Hibiscus (Fu Rong)
Botanical Name: Hibiscus rosa-sinensis. Eastern: H. sabdariffa.
Native to Angola, hibiscus has been used by North Africans to support respiratory health. Traditionally it has been used in Iran to support normal blood pressure levels, a function that modern science has confirmed. It is also well known for its abilities to help regulate cholesterol levels, treat sunstroke, and counter the effects of too much alcohol. The two varieties of hibiscus (Hibiscus rosa-sinensis and H. sabdariffa) have similar properties.
Below is an overview of Hibiscus (Fu Rong), combining and interpreting the best of Western Science, Traditional Chinese Medicine (TCM), Shamanism, Folklore and more. Gain a balanced and thorough understanding of the healing properties of Hibiscus (Fu Rong).
Also Known As: Chinese Hibiscus, China Rose, Hawaiian Hibiscus, Rose Mallow, Shoeblackplant, Aqua de Jamaica, Orhul, Gul e Khatmi
Organs/Systems: Immune System, Respiratory System, Cardiovascular System
Key Actions: Mild Laxative, Antispasmodic, Anti-inflammatory, Antibacterial, Anti-aging, Digestive, Heart Tonic, Anticancer
Medicinal Uses: Diabetes, lowers blood sugar levels, lowers blood pressure, cholesterol, increases production of breast milk, constipation, intestinal cramping, uterine cramping, inflammation, worms, urinary tract infections, leukorrhea, loose stools, weight loss, colds, edema, nausea, loss of appetite, neuropathies, supports immune health, candida, lower body glucose and starch absorption.
Pin Yin: Fu Rong (H. rosa-sinensis)
Also Known As: Mei Gui Qie (Rosella flower buds/H. sabdariffa), Khrachiap Dang, Datchang, Tengamora
Meridians: Lung, Kidney
Key Actions: Relieves Coughing and Wheezing, Transforms Phlegm, Cools Summer Heat, Nourishes Spleen Qi, Promotes Body Fluids, Clears Toxins
Medicinal Uses: Hibiscus/Fu Rong (H. rosa-sinensis) and Rosella Flower Buds/Mei Gui Qie (H. sabdariffa): Cough, wheezing, hypertension, hangovers, promote urination, counteract toxicity, promote production of body fluids, thirst due to heat, sun stroke, Topically used for treating shingles, promote appetite, supports the liver. Supports hair, skin, and women’s health.
Hibiscus is in the family Malvaceae.
Native to Angola, hibiscus is now cultivated throughout tropical and subtropical regions. Especially in sudan, Egypt, Thailand, Mexico, and China.
Parts Most Frequently Used: Flower, Flower Buds, Crushed Leaves
Flavors/Temps: Hibiscus (H. rosa-sinensis) and Rosella flower buds (H. sabdariffa): Sour, Slightly Sweet, Cool, Warm.
Caution: Hibiscus of either variety is generally considered safe. An edible herb, taken in proper doses is considered safe. Not recommended for pregnant women as it can increase the flow of blood.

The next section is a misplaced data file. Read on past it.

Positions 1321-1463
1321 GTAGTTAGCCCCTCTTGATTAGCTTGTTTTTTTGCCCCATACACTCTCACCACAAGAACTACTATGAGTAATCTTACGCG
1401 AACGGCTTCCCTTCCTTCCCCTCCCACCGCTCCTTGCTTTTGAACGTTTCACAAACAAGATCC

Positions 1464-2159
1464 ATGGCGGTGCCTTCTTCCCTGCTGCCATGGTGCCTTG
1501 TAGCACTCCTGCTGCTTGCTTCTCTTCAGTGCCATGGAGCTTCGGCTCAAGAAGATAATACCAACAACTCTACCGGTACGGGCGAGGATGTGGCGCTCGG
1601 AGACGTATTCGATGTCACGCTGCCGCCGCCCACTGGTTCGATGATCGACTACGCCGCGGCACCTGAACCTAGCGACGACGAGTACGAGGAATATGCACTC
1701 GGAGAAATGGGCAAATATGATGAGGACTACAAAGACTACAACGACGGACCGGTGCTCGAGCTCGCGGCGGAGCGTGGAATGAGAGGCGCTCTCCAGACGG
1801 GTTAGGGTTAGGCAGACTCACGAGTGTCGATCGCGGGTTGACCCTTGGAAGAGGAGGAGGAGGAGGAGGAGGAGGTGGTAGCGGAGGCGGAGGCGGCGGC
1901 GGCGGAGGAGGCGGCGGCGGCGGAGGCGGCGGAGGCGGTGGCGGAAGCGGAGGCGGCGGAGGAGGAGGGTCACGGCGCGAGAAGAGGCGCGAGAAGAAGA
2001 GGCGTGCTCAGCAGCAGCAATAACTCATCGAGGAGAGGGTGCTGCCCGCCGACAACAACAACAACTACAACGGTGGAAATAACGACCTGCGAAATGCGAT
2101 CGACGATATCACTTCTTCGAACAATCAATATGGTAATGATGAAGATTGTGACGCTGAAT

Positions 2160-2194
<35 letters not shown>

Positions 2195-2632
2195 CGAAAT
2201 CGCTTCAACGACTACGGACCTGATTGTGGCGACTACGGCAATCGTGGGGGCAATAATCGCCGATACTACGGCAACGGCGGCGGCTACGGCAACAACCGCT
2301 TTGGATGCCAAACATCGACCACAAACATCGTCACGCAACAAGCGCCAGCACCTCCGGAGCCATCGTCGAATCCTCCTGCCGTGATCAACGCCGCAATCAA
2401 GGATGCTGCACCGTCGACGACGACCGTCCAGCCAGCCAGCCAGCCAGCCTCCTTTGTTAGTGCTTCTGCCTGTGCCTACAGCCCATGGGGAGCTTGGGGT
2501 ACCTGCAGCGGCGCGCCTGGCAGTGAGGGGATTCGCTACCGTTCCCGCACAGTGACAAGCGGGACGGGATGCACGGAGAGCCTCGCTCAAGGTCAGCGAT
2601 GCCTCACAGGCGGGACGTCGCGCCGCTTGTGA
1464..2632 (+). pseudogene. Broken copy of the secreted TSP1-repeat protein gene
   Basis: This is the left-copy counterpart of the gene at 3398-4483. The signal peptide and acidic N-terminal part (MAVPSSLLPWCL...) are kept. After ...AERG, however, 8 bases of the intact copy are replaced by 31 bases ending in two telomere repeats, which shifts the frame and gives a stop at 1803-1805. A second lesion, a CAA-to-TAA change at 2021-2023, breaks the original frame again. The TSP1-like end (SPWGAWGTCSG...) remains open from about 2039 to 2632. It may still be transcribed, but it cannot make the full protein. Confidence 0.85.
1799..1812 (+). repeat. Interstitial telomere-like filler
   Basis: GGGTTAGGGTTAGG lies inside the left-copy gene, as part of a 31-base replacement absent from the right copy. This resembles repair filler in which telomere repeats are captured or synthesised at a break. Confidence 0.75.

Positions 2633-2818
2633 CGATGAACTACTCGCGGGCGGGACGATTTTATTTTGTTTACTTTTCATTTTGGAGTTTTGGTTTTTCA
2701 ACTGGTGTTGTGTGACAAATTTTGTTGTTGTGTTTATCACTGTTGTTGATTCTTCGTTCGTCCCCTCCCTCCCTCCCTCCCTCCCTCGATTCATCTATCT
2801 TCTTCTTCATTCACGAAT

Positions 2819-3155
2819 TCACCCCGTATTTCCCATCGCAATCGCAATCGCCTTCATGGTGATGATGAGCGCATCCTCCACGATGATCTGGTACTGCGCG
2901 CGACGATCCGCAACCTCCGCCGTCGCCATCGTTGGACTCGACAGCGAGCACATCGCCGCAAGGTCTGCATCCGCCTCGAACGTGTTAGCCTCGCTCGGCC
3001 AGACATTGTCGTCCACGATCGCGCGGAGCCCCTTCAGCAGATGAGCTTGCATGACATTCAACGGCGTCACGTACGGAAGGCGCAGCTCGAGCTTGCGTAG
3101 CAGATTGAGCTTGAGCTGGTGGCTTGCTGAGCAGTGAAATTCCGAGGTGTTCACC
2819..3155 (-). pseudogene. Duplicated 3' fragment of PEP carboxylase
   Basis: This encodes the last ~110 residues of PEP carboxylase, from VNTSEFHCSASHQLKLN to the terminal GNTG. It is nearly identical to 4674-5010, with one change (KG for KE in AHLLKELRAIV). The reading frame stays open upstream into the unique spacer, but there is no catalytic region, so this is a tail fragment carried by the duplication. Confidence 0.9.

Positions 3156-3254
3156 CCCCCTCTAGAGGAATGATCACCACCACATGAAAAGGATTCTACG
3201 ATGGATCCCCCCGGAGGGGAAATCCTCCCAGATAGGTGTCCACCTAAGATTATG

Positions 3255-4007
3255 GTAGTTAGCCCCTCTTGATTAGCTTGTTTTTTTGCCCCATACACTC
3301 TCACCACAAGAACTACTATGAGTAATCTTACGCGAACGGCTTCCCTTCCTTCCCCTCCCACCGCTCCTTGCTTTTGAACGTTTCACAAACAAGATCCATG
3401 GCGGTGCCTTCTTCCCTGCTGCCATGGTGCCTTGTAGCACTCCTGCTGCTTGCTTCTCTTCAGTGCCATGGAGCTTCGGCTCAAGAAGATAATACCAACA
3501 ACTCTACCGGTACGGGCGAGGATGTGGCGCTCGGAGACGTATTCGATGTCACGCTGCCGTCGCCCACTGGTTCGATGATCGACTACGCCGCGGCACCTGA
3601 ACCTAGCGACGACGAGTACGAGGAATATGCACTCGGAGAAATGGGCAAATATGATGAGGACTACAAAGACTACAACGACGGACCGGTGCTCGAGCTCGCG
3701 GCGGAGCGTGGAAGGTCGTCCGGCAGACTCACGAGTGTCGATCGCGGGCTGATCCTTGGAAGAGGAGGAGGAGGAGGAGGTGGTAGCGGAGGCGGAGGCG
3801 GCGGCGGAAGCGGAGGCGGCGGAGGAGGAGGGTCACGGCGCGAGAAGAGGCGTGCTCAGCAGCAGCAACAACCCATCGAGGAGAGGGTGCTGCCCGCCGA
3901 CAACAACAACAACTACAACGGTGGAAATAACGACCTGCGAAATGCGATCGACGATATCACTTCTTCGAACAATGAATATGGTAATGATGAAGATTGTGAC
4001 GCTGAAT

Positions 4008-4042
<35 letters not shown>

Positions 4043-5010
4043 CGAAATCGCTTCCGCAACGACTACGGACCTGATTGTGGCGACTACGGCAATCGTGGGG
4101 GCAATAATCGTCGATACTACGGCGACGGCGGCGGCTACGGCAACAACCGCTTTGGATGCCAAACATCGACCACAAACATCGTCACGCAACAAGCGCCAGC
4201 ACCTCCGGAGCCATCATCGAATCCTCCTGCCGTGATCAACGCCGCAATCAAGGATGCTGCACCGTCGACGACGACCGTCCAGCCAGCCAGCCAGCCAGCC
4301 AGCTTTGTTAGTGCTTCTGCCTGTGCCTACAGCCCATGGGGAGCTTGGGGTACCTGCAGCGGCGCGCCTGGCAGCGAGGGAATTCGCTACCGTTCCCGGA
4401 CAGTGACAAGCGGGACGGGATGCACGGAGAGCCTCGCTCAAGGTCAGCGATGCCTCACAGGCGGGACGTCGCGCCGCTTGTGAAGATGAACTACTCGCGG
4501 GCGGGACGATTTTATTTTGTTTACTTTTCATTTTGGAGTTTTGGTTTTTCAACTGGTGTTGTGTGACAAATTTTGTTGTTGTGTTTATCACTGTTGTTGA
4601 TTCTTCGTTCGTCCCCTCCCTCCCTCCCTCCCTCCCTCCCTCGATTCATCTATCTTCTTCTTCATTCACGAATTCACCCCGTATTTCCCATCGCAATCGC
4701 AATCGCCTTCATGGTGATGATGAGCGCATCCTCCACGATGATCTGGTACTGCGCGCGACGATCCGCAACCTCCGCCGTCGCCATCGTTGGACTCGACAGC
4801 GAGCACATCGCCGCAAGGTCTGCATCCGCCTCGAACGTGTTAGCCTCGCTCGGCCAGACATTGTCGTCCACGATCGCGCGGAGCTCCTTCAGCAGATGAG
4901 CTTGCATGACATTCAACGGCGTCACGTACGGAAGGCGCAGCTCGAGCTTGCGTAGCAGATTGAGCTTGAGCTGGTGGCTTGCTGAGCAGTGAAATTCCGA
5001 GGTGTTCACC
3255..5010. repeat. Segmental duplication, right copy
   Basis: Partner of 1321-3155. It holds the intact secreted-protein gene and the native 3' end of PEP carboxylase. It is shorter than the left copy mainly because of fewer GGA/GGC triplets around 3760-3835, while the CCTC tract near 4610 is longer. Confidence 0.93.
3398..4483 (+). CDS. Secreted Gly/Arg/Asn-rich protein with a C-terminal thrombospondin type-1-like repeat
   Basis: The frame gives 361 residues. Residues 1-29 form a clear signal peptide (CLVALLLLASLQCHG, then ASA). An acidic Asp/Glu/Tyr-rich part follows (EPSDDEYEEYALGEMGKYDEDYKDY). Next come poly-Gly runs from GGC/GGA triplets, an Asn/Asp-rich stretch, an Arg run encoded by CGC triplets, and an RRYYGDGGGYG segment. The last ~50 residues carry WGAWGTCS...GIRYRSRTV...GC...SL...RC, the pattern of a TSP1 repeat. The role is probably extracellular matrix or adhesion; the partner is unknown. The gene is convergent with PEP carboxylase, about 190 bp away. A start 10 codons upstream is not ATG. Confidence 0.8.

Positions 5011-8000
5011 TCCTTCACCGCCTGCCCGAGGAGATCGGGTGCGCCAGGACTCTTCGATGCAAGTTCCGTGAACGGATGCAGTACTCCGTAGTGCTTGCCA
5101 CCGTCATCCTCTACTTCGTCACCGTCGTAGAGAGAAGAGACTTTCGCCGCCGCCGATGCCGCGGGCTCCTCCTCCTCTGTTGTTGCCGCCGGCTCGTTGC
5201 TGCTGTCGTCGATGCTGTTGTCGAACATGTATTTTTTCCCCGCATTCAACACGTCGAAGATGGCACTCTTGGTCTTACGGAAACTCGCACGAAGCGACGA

History/Folklore: Hibiscus has a long history of use in Egypt, Sudan, Iran, and North Africa for treating supporting respiratory function, and improving heart health by managing blood pressure and cholesterol levels, encouraging fluid balance, and improving circulation. In Africa, the tea was also used to treat constipation, cancer, liver disease, and the pulp made from the leaves was used to apply to the skin to heal wounds.
The Egyptians also used hibiscus to lower body temperature and treat nerve diseases.
Hibiscus is used to treat sunstroke, hangovers, and can be used externally as a poultice to treat shingles.
Similar to cranberry, hibiscus extract can be used to treat bacterial and urinary tract infections (UTI). Compared to cranberry, hibiscus has a stronger antimicrobial effect, particularly against Candida albicans.
Hibiscus is an excellent source of Vitamin C, contributing to the herbs antioxidant and immune enhancing properties and making it an excellent tea for promoting healthy skin. The flower’s petals are edible can be enjoyed either fresh or dried. They make a wonderful garnish for desserts.
In the Carribean islands hibiscus is called sorrel. It is popularly used to make a cooling summer drink enjoyed on hot days.
In Africa, hibiscus flower is a symbol of a perfect wife or woman. In Victorian times, it meant the giver was acknowledging the receiver’s delicate beauty. In China, the flower symbolizes the fleeting nature and beauty of fame or personal glory. The flower has traditionally been given to both men and women.
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